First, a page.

Coinbase Acquires Futures Exchange FairX
Coinbase Acquires Futures Exchange FairX

On January 12th, 2022, Coinbase announced the acquisition of FairX, a
Commodities Futures Trading Commission (CFTC) registered Designated
Contract Market (DCM) offering futures. Architect Partners served as the
financial advisor for FairX.

FairX operates a regulated futures exchange for retail investors. The
company offers 1) straightforward and retail user-friendly products 2)
discounted fees compared to a traditional futures exchange, 3) retailfocused products requiring less capital, and 4) committed market makers
enabling strong liquidity. FairX launched in June 2021 and currently offers
futures on two index products in two sizes: the Bloomberg US Large Cap
Index Futures and SuperTech Index Futures, as well as Micro Crude Oil
Since launch, FairX had an average daily volume across its products of about
9,000 contracts. Based in Chicago, FairX was founded in 2019 by Neal Brady,
CEO and co-founder of ErisX, acquired by CBOE (M&A Alert) last year,
Harsha Bhat, CTO and previous SVP/CTO of State Street’s GlobalLink trading
platforms, and Chairman Clifford Lewis. FairX raised over $27 million in three
funding rounds. Notable investors include Hyde Park Venture Partners, TD
Ameritrade, XTX Ventures, Battery Ventures, Limerick Hill, and Virtu

We are seeing a trend of crypto-native firms acquiring regulated entities to
expand their offerings of sophisticated financial products. Both retail and
institutional clients demand regulatorily compliant solutions, but current
regulation is often disjointed as crypto can be an awkward fit for existing
regulatory structures. There has been much discussion regarding a
straightforward set of rules for crypto, most likely tweaks to existing
frameworks. Buying regulated entities therefore provides regulatory
“insurance” for crypto firms while future regulations are being
implemented. Coinbase has done this in the past, via purchases of three
SEC-licensed firms. FTX’s October 2021 acquisition of LedgerX is another
example, absorbing LedgerX’s 3 CFTC licenses of DCM, Swap Execution
Facility, and Derivatives Clearing Organization. We expect this approach to
accelerate in the next twelve months as crypto-native firms continue to
integrate with traditional financial services.

There are several drivers for this acquisition. First, FairX provides Coinbase
with a crypto derivatives regulatory framework for both retail and
institutional investors in the US. FairX is a CFTC registered DCM, and will be
Coinbase’s first entity fully regulated by CFTC (Coinbase applied for an
Futures Commission Merchant license in September of 2021, but has not yet
been approved). Second, it allows simplified access to futures to their
sizable retail client base. Lastly, it furthers Coinbase’s institutional product
line. Institutions need to hedge positions and hedging Bitcoin or Ethereum
is done under the commodity framework in the US.

Crypto M&A Snapshot

Week of October 23 – October 29

Eric F. Risley
October 29, 2023

Talented, engaged software developers are the lifeblood of our future.  In fact, a blockchain and its associated reward tokens are nothing more than an exposed, bare foundation.  Each blockchain must attract the time, talent and vision of software developers to build useful applications (dApps in crypto nomenclature) or that foundation is useless and valueless.  This is the same dynamic as the emergence of other software development platforms such as the mainframe, PC, game console, client-server, cloud, mobile device, and the metaverse headset.  Applications must be built upon these foundations to have value.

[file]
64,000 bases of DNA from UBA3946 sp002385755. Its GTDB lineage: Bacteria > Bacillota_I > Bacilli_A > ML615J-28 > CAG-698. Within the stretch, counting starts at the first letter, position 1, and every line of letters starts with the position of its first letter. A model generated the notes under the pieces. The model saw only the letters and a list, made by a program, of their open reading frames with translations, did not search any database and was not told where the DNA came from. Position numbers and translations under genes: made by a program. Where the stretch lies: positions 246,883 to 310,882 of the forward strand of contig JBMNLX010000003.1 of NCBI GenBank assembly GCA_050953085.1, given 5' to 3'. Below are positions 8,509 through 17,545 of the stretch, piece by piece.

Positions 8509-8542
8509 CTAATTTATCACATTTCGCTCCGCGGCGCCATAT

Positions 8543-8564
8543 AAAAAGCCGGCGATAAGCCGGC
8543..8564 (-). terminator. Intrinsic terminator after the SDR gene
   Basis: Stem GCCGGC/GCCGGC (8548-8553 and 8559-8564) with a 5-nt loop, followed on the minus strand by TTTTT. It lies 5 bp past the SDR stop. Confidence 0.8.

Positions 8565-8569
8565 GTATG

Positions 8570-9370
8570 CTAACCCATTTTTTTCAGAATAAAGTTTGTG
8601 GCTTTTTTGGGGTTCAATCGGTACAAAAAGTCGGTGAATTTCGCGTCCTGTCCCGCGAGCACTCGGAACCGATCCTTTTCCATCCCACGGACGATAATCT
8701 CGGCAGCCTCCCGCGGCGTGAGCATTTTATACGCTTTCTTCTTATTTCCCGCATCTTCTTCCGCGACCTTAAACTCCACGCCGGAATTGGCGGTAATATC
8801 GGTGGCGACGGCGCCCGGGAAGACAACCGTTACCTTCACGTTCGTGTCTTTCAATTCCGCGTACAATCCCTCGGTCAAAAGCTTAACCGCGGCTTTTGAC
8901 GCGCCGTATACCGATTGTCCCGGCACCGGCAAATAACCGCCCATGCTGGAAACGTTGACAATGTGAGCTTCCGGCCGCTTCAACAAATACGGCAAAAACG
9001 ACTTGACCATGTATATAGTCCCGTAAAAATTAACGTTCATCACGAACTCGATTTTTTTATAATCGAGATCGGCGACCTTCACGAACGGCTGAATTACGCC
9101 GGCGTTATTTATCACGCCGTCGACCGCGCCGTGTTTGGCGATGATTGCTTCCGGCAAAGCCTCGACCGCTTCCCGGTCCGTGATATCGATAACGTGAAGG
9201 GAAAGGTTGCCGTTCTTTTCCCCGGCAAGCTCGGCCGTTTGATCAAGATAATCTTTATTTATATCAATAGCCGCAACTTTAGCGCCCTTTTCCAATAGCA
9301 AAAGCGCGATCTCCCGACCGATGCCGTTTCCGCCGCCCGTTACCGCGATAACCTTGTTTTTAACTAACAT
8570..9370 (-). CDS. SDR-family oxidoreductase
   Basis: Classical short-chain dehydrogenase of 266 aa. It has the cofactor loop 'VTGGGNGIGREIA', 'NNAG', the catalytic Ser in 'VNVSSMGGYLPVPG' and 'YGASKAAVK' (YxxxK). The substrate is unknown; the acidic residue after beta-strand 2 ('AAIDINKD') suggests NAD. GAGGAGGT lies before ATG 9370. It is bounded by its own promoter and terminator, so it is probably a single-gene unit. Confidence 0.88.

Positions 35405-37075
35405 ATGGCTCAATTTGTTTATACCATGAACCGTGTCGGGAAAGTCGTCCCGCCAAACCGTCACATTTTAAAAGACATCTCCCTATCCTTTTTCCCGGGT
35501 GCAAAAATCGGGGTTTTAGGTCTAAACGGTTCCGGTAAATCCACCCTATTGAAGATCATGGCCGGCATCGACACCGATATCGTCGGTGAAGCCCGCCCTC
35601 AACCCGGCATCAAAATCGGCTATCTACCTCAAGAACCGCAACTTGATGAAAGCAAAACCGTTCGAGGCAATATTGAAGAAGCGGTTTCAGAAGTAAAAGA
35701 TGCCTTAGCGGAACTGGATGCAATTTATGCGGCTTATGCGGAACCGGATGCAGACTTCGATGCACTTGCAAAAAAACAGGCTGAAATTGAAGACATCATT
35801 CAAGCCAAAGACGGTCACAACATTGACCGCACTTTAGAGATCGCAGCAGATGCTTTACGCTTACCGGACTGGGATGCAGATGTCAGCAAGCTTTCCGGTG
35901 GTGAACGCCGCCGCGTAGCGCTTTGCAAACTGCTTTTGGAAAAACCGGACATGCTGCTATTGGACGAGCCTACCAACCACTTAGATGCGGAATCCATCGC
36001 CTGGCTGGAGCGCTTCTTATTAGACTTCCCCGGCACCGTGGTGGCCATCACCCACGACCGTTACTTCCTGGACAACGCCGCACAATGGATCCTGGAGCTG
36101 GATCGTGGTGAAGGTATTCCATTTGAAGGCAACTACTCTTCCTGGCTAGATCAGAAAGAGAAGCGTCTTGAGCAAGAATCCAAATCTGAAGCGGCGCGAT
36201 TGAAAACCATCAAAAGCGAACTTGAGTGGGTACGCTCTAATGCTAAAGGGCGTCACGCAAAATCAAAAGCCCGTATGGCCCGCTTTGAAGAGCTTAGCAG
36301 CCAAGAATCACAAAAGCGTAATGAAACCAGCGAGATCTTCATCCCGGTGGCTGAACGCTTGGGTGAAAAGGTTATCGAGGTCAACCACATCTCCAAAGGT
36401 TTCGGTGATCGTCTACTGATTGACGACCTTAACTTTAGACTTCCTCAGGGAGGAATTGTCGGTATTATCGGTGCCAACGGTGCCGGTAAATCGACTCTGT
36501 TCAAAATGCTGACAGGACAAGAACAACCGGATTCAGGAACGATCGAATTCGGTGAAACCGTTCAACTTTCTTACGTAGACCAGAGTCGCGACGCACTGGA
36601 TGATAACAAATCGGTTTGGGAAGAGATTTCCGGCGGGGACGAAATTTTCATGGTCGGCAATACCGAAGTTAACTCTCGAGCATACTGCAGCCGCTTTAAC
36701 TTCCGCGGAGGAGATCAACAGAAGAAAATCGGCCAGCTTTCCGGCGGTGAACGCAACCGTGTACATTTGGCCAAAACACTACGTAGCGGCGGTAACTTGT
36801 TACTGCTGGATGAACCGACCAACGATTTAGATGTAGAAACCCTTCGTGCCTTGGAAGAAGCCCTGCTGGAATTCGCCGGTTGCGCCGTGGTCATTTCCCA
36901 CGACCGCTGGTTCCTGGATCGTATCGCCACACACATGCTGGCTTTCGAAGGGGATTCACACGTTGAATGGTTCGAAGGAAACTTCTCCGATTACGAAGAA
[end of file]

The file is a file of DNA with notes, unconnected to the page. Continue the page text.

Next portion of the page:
Historically, to the mainstream person, crypto is associated solely with the token and more specifically, participating in speculation of the value of the token.  Okay fine, nothing all that different than purchasing ownership (equity) in an early-stage company.  However, what has been different is the virtual sole focus on token price as evidence of success vs. measures reflecting the use and effectiveness of the underlying product(s) and associated business(es).  That must change and is changing, however, it’s time to move from speculation to investment.  


Investment mindset begins with a vision of a use case and value proposition, is followed by building the associated dApp, and then the hard work of attracting users and scaling to become meaningful.  It’s the software developer that is integral to starting this cycle.  The more engaged software developers, the more use cases and value propositions are ideated, built upon and tested.  


Right now, like it or not, crypto is back to the basics, in its search of use cases and value propositions that justify the efforts to build these many bare foundations.  The good news is that according to the Electric Capital Developer Report, as of October 1, 2023, there were 19,279 active developers building software on the top public blockchains.  However, according to Statista that represents a minuscule 0.7% of global software developers, simply not enough and demonstrates just how nascent crypto remains.  


We’ve spent our careers helping to build early-stage industries and believe that blockchain and associated tokens are both evolutionary and revolutionary.  We also believe that it’s time for a shift of emphasis to valuable use cases with proof of value measured by real use, not just token trading volume or price.  Make no mistake, token trading and value are very important, it’s just time to shift the mindset to the underlying fundamentals that create both.


So why this topic today?  Attracting and training software developers to build upon blockchains is the theme.  This week Rise In acquired Blockbeam, both dedicated to this aim.  Both, working in partnership with various blockchain protocols, have built curricula to teach both fundamentals and more technical skills to both college-level and professional software developers.